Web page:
We recognise the changing needs and interests of our pupils and we are responsive to this, regularly developing existing topics.
Phonics is taught three times a day. A recap session, a new sound and tricky words. We assess phonics continually throughout the year and through reading with the children twice a week. We run a phonics intervention every afternoon for targeted children that need support.
The Literacy curriculum is taught using Talk for Writing (T4W) in EYFS. Children develop their literacy skills by the imitation of stories that they learn using actions and story mapping techniques. Children also have the opportunities to show independence in their writing by planning and writing their own stories. Literacy opportunities are also promoted in many of the continuous provision activities available to children during the week.
The Early Years uses core texts as a basis for topic planning and usually start with an exciting hook to engage children in both the topic and the book. We have developed a library system where the children take a book home from the library to read with their parents or carers. We have chosen to do this with a view to promoting reading for pleasure.
The maths curriculum is taught through daily dedicated sessions. These sessions are carefully planned using concrete resources and build on prior learning and real life experiences across the theme and year. This starts with mastering numbers 0-5 and then progresses through to 0-10 and 0-20. We want our children to become confident mathematicians who can apply what they have learnt to real life experiences.
Weekly Welly Walks are run for children in early years; these support a range of skills and develop their social interactions. All seven areas of learning are encompassed within these sessions and allow all children to take risks in an unpredictable environment whilst developing leadership skills and promoting mental health and wellbeing.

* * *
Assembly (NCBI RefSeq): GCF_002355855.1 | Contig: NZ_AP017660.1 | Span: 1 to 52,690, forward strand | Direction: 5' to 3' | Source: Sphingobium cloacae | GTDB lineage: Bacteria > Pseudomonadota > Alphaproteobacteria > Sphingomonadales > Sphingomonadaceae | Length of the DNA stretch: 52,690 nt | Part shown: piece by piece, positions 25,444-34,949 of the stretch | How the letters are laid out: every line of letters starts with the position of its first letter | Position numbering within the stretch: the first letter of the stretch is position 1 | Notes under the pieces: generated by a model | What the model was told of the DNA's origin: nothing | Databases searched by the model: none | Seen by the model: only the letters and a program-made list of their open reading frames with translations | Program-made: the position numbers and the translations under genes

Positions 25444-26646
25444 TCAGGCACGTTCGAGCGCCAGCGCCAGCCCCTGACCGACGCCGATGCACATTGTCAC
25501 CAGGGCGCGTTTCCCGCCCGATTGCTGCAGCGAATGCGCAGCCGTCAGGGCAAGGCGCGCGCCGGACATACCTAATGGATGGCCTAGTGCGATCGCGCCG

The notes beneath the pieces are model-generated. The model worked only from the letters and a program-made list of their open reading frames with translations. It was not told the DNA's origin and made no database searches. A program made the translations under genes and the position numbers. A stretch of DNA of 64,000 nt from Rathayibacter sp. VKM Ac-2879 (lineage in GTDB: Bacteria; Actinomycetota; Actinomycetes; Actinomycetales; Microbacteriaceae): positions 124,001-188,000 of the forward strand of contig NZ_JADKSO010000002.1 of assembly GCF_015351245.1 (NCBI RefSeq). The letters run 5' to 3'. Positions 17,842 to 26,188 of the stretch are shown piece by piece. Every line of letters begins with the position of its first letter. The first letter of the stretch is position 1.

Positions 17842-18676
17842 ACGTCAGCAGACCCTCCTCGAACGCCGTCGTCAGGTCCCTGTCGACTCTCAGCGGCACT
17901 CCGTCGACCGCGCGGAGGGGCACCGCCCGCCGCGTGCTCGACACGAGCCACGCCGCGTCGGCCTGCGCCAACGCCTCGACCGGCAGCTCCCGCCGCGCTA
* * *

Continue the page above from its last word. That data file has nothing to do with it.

Pupils have opportunities to share their learning with their parents and carers through Evidence Me. Regular ‘Stay and Play’ sessions allow parents share in learning activities alongside their children and share the EYFS experience through looking through their books.
Children demonstrate high levels of engagement in activities, developing their speaking and listening skills, enabling them to access more areas of the learning and communicate to both adults and children. Children develop skills across all areas of the curriculum including literacy, mathematics and physical development using these in different ways.
Children have developed a wider sense of the world around them and can draw on these experiences during interactions with others and link this to new learning.
Children develop their characteristics of learning and are able to apply their knowledge to a range of situations making links and explaining their ideas and understanding. Children are confident to take risks and discuss their successes and failures with adults drawing on their experiences to improve or adjust what they are doing.
From their own starting points, children will make excellent progress academically and socially, developing a sense of themselves so that they are well prepared for Key Stage 1.